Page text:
In our own lives as members in God’s church, are there labours that we consider to be beneath us, or do we only esteem some work and not others? When we think of the work of the church, do we remember only those who serve in the offices and on prominent committees, but fail to recall those who clean the common areas, sanctuary and toilets of the church   premises   faithfully   during the week, every week? In Nehemiah 3, we find that the lowly work of the repairing of the Dung Gate was no obstacle to Malchiah the son of Rechab, the ruler of part of Beth- haccerem. When called upon for that work, he said to Nehemiah, “Set my name down here; I will build where the Lord requires,”

Fourth, in the names of the builders listed,   we   can   observe   some   of the intense spiritual struggles that attended the work in their personal lives. In Nehemiah 3:30, a certain Meshullam, the son of Berechiah is mentioned building the wall. Later in the book, in Nehemiah 6:18, we find that this same Meshullam’s daughter was married to Johanan, the son of the enemy, Tobiah. While Meshullam worked at the walls of Jerusalem, members of his own family were fiercely opposing the work and doing their best to ensure it failed—his, was a house divided.

We, too, sometimes see this in our own lives. The builders of the wall were not distant and mythical people granted extraordinary faith or powers to build the wall amidst fierce opposition. They were ordinary men and women like us, struggling with the same sins, fears and doubts, and facing the same troubles in their families and personal lives. The faith that works in us was the   same   faith that ran through the builders—the same faith that strengthened Abraham, David and all other famous saints and pilgrims. And by the grace of God, in spite of great personal troubles, Meshullam’s name is found written in this registry of God’s servants who faithfully attended to the repairing.

Though at first sight it looks like just another long list of names, yet there are valuable truths for us to observe and consider here in Nehemiah 3. I hope that as we consider this text together in this article, something will strike us as to why this chapter is so precious to the children of God. Nehemiah 3 is a registry of Christians who built the wall of Jerusalem, and if you search closely, you will find your own name written there. No, not in Nehemiah 3 itself, because Nehemiah 3 is but a small excerpt of the true book in which all the names of those who have faithfully attended to the building of the walls of the true, spiritual church through all the ages are carefully written. Not in their own strength, but by the grace of God alone, these faithful men and women built the wall of Jerusalem. If we are true servants of Jehovah and build faithfully in the church, our names will never be blotted out from this registry.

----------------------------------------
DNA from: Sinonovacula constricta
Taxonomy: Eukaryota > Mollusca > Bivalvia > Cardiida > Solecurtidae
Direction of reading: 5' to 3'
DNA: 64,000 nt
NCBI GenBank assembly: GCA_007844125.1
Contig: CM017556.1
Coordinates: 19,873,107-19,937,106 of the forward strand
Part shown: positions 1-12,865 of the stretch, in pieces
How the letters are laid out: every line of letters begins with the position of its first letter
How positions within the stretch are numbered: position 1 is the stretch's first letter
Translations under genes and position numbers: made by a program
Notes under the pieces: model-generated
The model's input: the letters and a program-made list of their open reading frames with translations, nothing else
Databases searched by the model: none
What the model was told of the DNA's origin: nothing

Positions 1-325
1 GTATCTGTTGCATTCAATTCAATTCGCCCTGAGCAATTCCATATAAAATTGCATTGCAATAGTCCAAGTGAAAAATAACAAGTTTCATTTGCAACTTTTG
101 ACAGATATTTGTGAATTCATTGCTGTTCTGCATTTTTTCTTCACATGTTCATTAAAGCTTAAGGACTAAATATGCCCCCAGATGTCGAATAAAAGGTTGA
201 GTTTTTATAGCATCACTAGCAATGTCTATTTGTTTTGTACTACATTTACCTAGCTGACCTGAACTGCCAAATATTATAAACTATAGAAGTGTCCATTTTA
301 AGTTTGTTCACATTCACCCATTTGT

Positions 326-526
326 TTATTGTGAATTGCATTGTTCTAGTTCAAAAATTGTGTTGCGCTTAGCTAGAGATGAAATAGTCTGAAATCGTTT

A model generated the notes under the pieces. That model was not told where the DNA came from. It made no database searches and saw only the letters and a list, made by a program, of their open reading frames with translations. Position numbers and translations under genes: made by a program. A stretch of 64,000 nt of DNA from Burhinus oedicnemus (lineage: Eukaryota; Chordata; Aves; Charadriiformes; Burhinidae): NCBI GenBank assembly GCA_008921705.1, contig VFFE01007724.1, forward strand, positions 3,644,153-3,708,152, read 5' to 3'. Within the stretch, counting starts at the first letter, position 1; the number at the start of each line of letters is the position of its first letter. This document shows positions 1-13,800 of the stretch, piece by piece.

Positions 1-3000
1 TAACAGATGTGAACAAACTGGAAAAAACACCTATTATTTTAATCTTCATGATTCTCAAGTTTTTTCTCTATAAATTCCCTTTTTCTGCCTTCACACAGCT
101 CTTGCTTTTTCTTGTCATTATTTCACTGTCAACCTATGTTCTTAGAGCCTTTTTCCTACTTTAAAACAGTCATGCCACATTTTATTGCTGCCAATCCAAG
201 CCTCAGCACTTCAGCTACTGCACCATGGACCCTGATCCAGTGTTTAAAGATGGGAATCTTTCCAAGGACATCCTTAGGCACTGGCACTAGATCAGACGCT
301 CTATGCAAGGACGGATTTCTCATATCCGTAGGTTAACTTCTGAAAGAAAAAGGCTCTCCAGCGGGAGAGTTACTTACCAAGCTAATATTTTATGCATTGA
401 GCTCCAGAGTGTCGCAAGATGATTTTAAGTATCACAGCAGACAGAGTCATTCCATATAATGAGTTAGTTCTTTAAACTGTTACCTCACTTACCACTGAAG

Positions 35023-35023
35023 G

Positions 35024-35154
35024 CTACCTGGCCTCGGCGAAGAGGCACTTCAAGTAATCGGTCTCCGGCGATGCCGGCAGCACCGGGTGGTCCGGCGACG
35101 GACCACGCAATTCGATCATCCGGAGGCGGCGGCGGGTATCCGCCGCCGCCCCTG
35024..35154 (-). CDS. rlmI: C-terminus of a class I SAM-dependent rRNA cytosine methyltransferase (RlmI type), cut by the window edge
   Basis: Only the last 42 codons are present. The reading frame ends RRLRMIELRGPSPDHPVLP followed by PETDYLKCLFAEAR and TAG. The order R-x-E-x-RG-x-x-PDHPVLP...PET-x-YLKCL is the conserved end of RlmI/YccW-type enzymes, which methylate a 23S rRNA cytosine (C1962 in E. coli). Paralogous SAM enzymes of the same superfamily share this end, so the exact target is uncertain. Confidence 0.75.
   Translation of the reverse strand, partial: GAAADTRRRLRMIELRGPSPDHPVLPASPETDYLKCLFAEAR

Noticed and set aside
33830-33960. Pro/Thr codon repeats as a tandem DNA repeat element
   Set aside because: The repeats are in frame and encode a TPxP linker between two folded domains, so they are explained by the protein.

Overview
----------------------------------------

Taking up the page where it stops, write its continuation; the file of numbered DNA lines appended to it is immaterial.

What is our response to the call of our leader—not Nehemiah, but Christ Himself—who calls: “Come, let us build up the walls of Jerusalem”? Is our work in the church marked by the unity and zeal of the builders in   Nehemiah’s   day,   or   by   strife, envy, backbiting, carelessness and slothfulness? How are you and I building in the Church of Christ?

And finally, we see that the builders are used by God to perform a great and shocking work. “So the wall was finished in the twenty and fifth day of the month Elul, in fifty and two days. And it came to pass, that when all our enemies heard thereof, and all the heathen that were about us saw these things, that they were much cast down in their own eyes, for they perceived that this work was wrought of God.” (Nehemiah 6:15-16) In spite of great obstacles to the work, the wall building project did not fail, but was in fact completed in such a speed that it was clear even to the enemies that God’s hand was in it, and they were utterly defeated by the mere witnessing of its completion.

So shall it be, when our Lord returns again on the clouds of glory, when the work of the Church on this earth has been completed. Satan and all the wicked who presently scorn and persecute the Church and her builders will see her marvellous glory. In spite of the sinfulness and failures of her members, her works are made perfect by the blood of the Lamb—and the work is truly wrought of God. That is the comfort of Nehemiah 3 for us— our works are sanctified and wrought by God alone, and our names are forever written in the registry of God’s servants. May God thus give us the grace to work faithfully in the building of His Church.

Come, let us build!

Written by: Chua Lee Yang | Issue 38